Intel CEO Paul Otellini told investors this month that Apple could build its iPad and iPhone lineup on the Atom family of microprocessors any time it wants to. And he’s going to do everything in his power to make that prospect so enticing that Apple can’t refuse. Pipedream? Not hardly.
Now, I understand why some of you would consider this to be pure fantasy. Intel has been trying to pry its way into the smartphone and tablet markets for five years now, and until this year the company has had little to show for it.
One reason for the slow start is that Intel has had to retool itself in order to compete in these markets. The performance-per-Watt tradeoffs are necessarily different for smartphones and tablets than they are for notebooks, desktops and servers. Intel has been learning that, and also discovering what else smartphone and tablet designers want.
That’s all understandable. Anytime you attack a new market, you don’t know what you don’t know until you dig in and get your hands dirty. Intel’s hands now are finally dirty. And now, finally, Intel has a competitive part in Medfield, the latest Atom iterant. Design wins are beginning to materialize as a result.
OK, Atom is now better than it was. It’s in the stable of options. So what? That’s not going to get Apple’s attention.
Apple will want a solution that stands out from the field, not one that’s just now making its way into the lineup of viable options. And Apple will want custom variants made exclusively for its devices. Building custom parts isn’t a problem for the high-volume, standard parts manufacturer, Otellini says. He told investors that Intel is slowly bringing up a foundry business, and would entertain the notion of producing made-to-order chips for "strategic customers".
Apple likely would fall into that category, yes? Yes.
That could be a strategic move for Apple, as well. Today, Samsung builds the custom processors inside Apple’s smartphones and tablets. And it’s no secret that Apple views Samsung’s smartphone and tablet operation as possibly its fiercest competitor. The two are employing battalions of lawyers as they sue each other in courts around the globe.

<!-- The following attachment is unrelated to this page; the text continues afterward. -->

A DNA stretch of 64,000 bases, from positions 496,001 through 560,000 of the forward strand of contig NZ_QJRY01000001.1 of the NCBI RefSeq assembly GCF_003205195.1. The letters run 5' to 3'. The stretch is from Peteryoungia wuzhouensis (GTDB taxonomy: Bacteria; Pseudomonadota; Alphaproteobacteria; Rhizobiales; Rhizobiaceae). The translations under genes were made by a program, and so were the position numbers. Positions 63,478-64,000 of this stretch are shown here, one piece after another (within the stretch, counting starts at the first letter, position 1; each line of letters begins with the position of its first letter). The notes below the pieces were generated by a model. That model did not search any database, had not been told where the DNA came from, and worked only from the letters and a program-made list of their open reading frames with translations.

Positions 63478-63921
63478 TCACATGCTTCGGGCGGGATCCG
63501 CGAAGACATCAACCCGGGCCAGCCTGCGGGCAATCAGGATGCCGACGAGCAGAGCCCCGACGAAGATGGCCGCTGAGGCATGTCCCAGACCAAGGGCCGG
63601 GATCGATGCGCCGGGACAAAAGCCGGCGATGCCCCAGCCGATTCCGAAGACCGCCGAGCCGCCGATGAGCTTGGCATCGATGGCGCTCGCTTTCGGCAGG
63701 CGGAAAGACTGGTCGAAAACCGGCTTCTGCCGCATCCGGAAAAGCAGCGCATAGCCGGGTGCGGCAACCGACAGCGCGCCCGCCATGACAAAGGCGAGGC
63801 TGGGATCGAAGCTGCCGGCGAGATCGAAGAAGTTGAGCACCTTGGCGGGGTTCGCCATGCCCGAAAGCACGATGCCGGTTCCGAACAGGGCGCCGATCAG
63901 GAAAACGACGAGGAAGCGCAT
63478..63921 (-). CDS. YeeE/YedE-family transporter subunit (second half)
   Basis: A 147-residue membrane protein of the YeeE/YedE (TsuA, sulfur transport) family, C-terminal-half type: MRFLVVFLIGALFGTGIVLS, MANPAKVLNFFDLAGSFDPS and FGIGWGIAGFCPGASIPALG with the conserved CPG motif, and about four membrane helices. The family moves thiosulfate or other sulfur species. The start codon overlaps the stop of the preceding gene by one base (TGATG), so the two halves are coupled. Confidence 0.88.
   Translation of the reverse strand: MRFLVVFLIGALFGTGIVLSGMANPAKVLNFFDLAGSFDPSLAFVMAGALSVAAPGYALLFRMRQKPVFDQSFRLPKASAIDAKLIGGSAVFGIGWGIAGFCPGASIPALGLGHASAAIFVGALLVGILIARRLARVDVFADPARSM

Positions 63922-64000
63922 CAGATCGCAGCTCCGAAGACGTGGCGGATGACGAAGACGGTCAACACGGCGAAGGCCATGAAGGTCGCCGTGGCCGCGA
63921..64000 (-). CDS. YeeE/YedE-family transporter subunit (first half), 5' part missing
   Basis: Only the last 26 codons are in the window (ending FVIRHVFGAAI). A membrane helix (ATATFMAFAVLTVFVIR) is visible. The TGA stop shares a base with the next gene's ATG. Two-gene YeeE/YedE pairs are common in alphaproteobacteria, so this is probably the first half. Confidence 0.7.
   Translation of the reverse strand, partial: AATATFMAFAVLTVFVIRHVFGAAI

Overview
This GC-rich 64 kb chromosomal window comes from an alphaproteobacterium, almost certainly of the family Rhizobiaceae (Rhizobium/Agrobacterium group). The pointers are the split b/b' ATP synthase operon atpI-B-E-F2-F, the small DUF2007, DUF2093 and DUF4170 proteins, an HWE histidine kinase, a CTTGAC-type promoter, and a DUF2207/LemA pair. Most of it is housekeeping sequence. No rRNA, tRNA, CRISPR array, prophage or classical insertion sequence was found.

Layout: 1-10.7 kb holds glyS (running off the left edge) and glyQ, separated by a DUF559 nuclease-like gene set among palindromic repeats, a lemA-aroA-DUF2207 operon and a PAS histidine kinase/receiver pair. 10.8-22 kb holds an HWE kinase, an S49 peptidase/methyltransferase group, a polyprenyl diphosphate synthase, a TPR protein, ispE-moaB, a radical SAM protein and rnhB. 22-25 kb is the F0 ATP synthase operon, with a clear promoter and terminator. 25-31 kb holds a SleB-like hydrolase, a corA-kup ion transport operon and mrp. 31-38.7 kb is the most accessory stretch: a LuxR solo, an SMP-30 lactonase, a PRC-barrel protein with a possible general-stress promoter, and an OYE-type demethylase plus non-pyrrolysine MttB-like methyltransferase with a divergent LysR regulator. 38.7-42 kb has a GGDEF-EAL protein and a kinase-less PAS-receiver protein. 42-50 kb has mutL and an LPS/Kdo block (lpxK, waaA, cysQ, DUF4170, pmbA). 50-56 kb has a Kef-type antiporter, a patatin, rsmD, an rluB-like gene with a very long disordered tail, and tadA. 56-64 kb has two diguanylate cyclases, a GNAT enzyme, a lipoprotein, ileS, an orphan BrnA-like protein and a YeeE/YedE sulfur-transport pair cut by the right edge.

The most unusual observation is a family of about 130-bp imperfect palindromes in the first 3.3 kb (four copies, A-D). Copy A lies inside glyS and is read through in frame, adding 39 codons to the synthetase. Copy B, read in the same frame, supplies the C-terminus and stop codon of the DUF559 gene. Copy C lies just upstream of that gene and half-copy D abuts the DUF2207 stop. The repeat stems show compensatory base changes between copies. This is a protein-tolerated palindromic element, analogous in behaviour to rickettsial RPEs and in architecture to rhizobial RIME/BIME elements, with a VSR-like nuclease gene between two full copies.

Apple can’t be happy with the situation. But for the time being, it doesn’t have much of a choice. Because Apple wants its chips made at a leading-edge facility, and right now, the choice is down to two. One of those is Samsung.
And the other is Intel.
But Intel’s not an option for Apple’s processors. Not today, anyway. Because while Apple is a strategic customer, the processors inside its iPads and iPhones are not. They’re ARM-based. And Atom, along with most every processor Intel builds, is x86.
Otellini loves to say that Intel gets collections margins twice for every chip it builds: once for the manufacturing work and second time for the chip itself. Pure foundry work, or contract manufacturing, would mean no double-dipping. So as long as Intel can keep its fabs filled with x86 chips, any foundry business the company takes on would cut into profits.
Otellini says that Intel can keep its fabs busy with x86 through the 22nm generation now ramping -- and possibly 14nm as well. Which means he won’t consider building someone’s ARM chips for quite some time.
Alright, so it’s reasonable to assume now that a compelling offering from Intel will get Apple’s attention. So when might that happen?
That could be as early as next year. Intel hopes to outpace the competition by pulling Atom up sooner into its leading-edge manufacturing processes with each generation. In 2013, Atom chips will be made on Intel’s 22nm manufacturing lines. And in 2014, Intel plans to bring Atom to 14nm.
One of those just might be prove to be the tipping point. Or not. Nothing’s assured here, obviously.
But nothing more than a pipedream? No, not hardly.